Pages: Netflix

John Z. Pages
·3 min read

Trivia: Did you know that the average Netflix subscriber — yes, that includes you, dear reader — spends as much as 3.2 hours every day watching its movies and shows?

What started in 1997 as a DVD rental service has ballooned into the world’s largest streaming movie outfit. Netflix boasts of over 205 million subscribers; multiply that by four per household and you’ve got a billion people watching Netflix every 8:49 p.m.

During this pandemic — as we commemorate the lockdown’s one year anniversary in Cebu — Netflix has soared. Their subscriber base (worldwide) increased by 21.9 percent. Their 2020 gross revenue is huge: $25 billion. But look at how much they spent last year on new content: $17.3 billion. In pesos, that’s P848 billion! Talk about a boom in the film industry.

In sports, Netflix has a deluge of sports documentaries.

“The Last Dance” is my favorite. Featuring Michael Jordan, it’s an eight-part docuseries that includes never-before-shown footage of MJ’s final season with the Chicago Bulls. The interviews on Scottie Pippen and revelations about Dennis Rodman are riveting.

“Icarus” is a must-see. The 121-minute-long film made in 2017 won the Oscar for Best Documentary Feature. Yes, it’s that good. I immensely enjoyed this Bryan Fogel-directed story because it talks about cycling — and the prevalence of doping in this punishing sport.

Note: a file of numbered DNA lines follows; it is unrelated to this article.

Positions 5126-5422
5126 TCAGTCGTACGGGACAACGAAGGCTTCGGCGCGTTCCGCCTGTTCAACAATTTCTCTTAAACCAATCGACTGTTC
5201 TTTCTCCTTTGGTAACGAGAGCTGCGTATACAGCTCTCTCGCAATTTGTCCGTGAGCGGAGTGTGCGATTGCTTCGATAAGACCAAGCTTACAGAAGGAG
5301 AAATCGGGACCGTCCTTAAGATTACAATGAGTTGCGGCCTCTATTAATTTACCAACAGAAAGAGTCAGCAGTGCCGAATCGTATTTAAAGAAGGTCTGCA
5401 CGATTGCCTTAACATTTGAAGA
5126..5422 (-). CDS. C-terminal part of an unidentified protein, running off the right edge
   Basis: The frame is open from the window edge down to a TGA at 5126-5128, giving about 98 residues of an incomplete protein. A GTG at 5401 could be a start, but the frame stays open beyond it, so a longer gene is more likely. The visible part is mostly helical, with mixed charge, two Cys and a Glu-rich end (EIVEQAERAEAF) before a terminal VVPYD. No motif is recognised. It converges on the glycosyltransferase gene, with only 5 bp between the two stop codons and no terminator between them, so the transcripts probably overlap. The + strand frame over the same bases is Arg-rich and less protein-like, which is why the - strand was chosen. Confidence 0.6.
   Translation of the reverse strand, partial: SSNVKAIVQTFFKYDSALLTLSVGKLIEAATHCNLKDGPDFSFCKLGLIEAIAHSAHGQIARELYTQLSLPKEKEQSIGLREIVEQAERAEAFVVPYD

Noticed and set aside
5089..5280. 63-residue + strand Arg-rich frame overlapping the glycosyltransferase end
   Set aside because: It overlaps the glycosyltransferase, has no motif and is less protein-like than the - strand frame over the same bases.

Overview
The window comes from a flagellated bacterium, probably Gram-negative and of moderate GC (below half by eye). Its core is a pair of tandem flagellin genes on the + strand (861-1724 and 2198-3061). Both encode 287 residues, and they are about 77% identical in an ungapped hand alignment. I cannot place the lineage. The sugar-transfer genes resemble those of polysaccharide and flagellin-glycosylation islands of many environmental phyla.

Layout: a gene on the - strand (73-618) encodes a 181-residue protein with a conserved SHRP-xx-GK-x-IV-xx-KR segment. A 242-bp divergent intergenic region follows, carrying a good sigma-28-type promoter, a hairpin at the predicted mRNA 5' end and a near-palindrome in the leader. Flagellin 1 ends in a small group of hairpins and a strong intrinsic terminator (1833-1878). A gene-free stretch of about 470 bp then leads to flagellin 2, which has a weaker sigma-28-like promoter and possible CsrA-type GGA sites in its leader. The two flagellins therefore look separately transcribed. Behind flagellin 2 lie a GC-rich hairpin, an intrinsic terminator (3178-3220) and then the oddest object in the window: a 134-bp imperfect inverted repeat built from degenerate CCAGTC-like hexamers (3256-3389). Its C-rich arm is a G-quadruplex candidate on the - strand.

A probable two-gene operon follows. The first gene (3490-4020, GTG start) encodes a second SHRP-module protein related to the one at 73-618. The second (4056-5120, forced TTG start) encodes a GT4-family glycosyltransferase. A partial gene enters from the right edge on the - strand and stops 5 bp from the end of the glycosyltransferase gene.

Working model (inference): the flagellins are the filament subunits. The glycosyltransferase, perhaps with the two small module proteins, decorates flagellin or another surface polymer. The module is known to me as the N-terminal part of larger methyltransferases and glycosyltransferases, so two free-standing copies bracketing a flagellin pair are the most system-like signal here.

“The Dawn Wall” is another visually stunning thriller that I watched last month. It tells the story of daredevils Tommy Caldwell and Kevin Jorgeson and their 2015 attempt to free-climb Yosemite’s most dangerous rock face. How captivating is this El Capitan documentary? In Rotten Tomatoes, which solicits reviews, it scored 100 percent.

“The Playbook” is good. The show asks coaches to share with us their lessons in life and sports. My favorites include the interviews with Serena Williams’ coach, Patrick Mouratoglou; the NBA’s Doc Rivers; and football’s Jose Mourinho.

“Formula 1: Drive to Survive,” just last week, released Season 3. The 20 episodes in the first two seasons were captivating. Warning: If you watch this inside look at the planet’s speediest machines, you will get hooked. Perfect to watch this series because the F1 season is unfolding today in Bahrain.

Football fanatic or not, you’ve got to watch “Pele.” The 108-minute-long narrative chronicles the life of Brazil’s favorite son and the soccer world’s numero uno. The solo interview of the now-80-year-old Pele is fascinating; so was the recounting of his life: playing for Santos at 15 and the national team at 16, and winning three World Cups — a feat never equalled. That’s because Pele has no equal.

I have yet to watch “Losers,” but I read good reviews about the eight-episode docuseries. While most flicks showcase the Jordans and Peles, here’s a twist: The film depicts the lives of athletes who’ve experienced defeats — and how they’ve transformed these failures into positive outcomes.

Others that I have yet to watch but are on my list: “Senna,” “Last Chance U,” “The Carter Effect,” and “The Speed Cubers.”